Quantum chemical characterization of Biomolecules in the gas phase and on surfaces of metal oxides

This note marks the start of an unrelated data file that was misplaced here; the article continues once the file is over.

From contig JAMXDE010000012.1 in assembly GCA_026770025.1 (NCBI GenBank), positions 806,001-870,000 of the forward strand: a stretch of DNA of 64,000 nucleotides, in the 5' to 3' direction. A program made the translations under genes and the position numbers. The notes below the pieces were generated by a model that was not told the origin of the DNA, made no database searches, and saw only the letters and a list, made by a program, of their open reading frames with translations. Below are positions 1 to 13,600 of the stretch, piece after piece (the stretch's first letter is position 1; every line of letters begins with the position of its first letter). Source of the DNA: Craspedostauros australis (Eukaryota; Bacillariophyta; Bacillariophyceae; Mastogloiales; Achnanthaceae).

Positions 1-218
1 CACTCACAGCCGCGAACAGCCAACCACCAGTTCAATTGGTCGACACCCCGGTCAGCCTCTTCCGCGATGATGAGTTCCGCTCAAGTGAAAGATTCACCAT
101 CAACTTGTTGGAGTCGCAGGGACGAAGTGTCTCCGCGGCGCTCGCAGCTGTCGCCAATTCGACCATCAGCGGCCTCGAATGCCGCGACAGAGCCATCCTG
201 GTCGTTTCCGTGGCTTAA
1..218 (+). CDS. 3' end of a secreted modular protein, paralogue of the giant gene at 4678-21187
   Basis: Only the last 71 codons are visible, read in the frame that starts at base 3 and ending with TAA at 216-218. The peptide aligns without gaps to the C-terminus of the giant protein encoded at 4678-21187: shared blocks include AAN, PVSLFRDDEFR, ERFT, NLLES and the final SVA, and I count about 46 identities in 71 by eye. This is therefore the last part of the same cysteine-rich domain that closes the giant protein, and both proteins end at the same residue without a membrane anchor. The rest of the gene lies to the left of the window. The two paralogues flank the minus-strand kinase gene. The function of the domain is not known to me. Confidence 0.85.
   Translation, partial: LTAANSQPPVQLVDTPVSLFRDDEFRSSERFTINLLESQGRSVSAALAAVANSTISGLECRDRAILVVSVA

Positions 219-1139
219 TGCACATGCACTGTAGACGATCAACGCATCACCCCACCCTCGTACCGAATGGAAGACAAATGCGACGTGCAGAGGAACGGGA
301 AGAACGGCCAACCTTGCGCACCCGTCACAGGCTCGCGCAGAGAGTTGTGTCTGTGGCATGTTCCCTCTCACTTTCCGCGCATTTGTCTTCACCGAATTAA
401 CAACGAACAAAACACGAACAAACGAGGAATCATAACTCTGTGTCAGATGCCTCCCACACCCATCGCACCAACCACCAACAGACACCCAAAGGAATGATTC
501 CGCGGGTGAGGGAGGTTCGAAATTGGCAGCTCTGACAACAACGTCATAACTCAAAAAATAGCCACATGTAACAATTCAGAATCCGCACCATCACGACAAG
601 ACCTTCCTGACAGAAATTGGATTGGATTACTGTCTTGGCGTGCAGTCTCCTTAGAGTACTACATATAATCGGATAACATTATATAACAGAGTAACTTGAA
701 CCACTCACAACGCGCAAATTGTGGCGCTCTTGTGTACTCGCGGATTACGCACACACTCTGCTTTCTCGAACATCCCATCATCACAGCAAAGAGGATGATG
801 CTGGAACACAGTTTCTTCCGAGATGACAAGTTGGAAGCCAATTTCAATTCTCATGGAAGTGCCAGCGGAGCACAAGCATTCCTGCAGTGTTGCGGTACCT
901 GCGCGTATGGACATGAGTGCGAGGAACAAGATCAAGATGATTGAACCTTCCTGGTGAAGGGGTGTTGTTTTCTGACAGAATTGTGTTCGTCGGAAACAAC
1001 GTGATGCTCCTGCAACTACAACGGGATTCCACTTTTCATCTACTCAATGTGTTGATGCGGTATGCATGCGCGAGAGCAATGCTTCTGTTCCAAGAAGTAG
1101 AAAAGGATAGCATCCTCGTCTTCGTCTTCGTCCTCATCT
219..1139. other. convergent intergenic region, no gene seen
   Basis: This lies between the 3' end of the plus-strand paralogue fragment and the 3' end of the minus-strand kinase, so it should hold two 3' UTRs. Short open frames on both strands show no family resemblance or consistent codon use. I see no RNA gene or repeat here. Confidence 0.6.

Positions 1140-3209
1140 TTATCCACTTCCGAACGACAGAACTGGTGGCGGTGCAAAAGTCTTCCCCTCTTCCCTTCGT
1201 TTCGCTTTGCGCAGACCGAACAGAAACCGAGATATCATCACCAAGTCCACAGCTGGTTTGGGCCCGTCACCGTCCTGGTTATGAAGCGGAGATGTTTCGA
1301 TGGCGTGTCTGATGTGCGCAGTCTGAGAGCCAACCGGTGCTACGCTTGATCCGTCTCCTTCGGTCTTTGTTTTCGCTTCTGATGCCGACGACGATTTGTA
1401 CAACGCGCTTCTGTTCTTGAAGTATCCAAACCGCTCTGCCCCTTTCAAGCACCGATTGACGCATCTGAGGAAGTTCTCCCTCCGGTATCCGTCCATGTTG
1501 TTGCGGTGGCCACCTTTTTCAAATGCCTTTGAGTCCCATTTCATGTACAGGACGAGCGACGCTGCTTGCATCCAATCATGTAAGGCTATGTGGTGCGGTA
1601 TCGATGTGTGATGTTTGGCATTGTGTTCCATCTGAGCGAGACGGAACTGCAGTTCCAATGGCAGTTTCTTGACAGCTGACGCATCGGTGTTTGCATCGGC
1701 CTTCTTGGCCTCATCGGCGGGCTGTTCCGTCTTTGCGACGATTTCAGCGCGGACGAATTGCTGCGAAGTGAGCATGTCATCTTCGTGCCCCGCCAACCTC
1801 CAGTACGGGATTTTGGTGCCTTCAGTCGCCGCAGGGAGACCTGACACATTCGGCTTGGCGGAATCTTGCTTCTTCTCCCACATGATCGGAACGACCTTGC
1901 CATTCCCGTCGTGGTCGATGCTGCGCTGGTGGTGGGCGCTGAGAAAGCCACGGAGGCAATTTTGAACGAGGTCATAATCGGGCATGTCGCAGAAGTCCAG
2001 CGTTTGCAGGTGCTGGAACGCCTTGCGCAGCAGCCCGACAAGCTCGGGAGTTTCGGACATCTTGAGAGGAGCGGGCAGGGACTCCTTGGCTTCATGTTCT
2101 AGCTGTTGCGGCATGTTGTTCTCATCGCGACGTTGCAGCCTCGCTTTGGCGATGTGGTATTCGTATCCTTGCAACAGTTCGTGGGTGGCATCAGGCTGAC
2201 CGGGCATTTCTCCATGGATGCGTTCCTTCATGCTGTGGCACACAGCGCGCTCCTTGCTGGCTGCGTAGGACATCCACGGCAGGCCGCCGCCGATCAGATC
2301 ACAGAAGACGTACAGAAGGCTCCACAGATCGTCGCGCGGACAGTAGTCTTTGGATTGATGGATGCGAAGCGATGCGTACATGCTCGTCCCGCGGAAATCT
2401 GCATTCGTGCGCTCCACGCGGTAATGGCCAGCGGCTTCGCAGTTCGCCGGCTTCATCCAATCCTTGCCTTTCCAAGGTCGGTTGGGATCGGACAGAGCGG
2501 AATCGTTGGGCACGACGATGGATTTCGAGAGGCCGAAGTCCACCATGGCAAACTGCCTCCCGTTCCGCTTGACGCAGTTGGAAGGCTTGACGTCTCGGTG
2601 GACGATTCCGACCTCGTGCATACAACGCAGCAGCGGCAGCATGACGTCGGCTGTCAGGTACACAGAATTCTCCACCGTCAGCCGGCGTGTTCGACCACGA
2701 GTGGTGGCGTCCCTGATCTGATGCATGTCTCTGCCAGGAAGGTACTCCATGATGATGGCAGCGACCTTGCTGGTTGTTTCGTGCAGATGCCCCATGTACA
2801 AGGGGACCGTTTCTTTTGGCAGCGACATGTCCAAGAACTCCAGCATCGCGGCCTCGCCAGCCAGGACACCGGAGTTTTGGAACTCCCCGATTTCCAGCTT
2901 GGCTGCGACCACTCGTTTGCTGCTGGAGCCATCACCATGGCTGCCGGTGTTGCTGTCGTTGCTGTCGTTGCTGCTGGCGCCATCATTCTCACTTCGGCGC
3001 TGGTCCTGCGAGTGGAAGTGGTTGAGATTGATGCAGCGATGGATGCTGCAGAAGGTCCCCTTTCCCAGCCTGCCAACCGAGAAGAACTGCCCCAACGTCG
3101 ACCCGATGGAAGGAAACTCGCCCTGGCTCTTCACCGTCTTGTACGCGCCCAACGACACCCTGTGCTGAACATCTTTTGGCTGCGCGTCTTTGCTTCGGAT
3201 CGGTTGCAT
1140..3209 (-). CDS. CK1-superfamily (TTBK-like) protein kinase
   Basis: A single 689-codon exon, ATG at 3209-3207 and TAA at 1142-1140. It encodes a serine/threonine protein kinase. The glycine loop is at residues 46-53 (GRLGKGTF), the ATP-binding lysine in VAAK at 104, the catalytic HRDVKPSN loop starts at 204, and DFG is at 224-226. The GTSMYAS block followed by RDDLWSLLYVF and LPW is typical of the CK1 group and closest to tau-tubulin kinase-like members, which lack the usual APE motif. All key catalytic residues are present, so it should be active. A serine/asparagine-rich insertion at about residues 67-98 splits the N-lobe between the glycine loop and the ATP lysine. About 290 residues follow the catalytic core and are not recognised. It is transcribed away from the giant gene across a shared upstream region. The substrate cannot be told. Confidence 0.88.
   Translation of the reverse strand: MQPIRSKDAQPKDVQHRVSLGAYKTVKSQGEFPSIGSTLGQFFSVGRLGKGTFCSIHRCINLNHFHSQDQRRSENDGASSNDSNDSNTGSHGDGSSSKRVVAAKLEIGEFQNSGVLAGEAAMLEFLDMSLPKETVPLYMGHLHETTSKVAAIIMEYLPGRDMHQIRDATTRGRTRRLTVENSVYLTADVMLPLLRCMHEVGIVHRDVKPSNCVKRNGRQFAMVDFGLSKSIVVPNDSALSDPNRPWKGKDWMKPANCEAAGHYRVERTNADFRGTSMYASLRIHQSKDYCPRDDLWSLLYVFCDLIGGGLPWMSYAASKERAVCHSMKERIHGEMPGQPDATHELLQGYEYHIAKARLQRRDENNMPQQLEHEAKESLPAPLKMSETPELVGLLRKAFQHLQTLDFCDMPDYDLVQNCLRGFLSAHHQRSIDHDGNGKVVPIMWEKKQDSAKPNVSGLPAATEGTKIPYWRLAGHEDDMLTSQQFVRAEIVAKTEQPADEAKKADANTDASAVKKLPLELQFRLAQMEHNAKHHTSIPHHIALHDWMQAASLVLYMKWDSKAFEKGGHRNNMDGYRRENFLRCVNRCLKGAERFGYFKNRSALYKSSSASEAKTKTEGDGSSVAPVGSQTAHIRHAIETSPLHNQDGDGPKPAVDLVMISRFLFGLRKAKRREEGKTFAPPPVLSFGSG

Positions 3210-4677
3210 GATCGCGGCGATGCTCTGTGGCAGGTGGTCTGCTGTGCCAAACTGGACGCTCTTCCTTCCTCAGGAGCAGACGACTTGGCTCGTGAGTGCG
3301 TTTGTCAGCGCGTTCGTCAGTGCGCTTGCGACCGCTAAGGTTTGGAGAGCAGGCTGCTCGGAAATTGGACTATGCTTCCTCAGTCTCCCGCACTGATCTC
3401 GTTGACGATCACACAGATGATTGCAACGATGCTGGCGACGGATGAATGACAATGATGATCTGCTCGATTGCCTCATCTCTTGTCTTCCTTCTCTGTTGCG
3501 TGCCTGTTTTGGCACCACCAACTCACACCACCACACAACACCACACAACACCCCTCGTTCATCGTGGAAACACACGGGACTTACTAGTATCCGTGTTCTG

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During the four years of my PhD study, I performed systematic studies of the conformations of biomolecules ranging from a small amino acid (e.g. glycine) to a medium-sized nucleoside (e.g. 2’-deoxycytidine). To better account for possible effects brought by explicit environments (e.g. radiation, aqueous solution, and so on), we studied biomolecules in different phases, including neutral and charged species, in the gas phase and solid state, and neutral on solid surface. The work being presented in this thesis is original as: (1) A tool which can automatically generate libraries of conformations for a systematic search of the conformational space of a molecule was developed. When combined with tools developed by our colleagues, our toolbox facilitates a combinatorial computational chemical study of some small biomolecules; (2) A new method which can suppress barriers between different local minima on a molecular potential energy surface (PES) was developed, and with this new deformed PES, a lot of other techniques (e.g. Monte Carlo and simulated annealing) could be adopted to search for the global minima structure in a much more efficient way; (3) We performed a highly accurate study of two conformers of glycine up to the coupled-cluster with single and double and perturbative triple excitations (CCSD(T)) with basis sets up to aug-cc-pVQZ level of theory, and we found that the treatment at the CCSD(T) level of theory is necessary to achieve numerical stability of the relative energies with respect to different basis sets at different geometries; (4) Through a thorough search of the conformational space of 2’-deoxycytidine, we found that its conformations in the gas phase are quite different from those in the solid state, and hopefully this finding could correct some of the previous approaches, in which structural information extracted from solid state experiments was used in computational studies of molecules in the gas phase; (5) Adsorptions of hydrogen, methanol and glycine on different types of solid surfaces (conductive and semiconductive) were studied, and catalytic performances of these surfaces on breaking chemical bonds were discussed. The current thesis not only covers the main applications of computational chemistry tools in the conformational study of biomolecules, it also includes discussions on accuracy and methodology which is involved in these studies. We definitely did not intend to solve all of the problems which people have met in their conformational studies of biomolecules. We just hope that the work being presented here was performed in a much more systematic way, and we hope these studies can give people some insights which might be helpful in their further studies.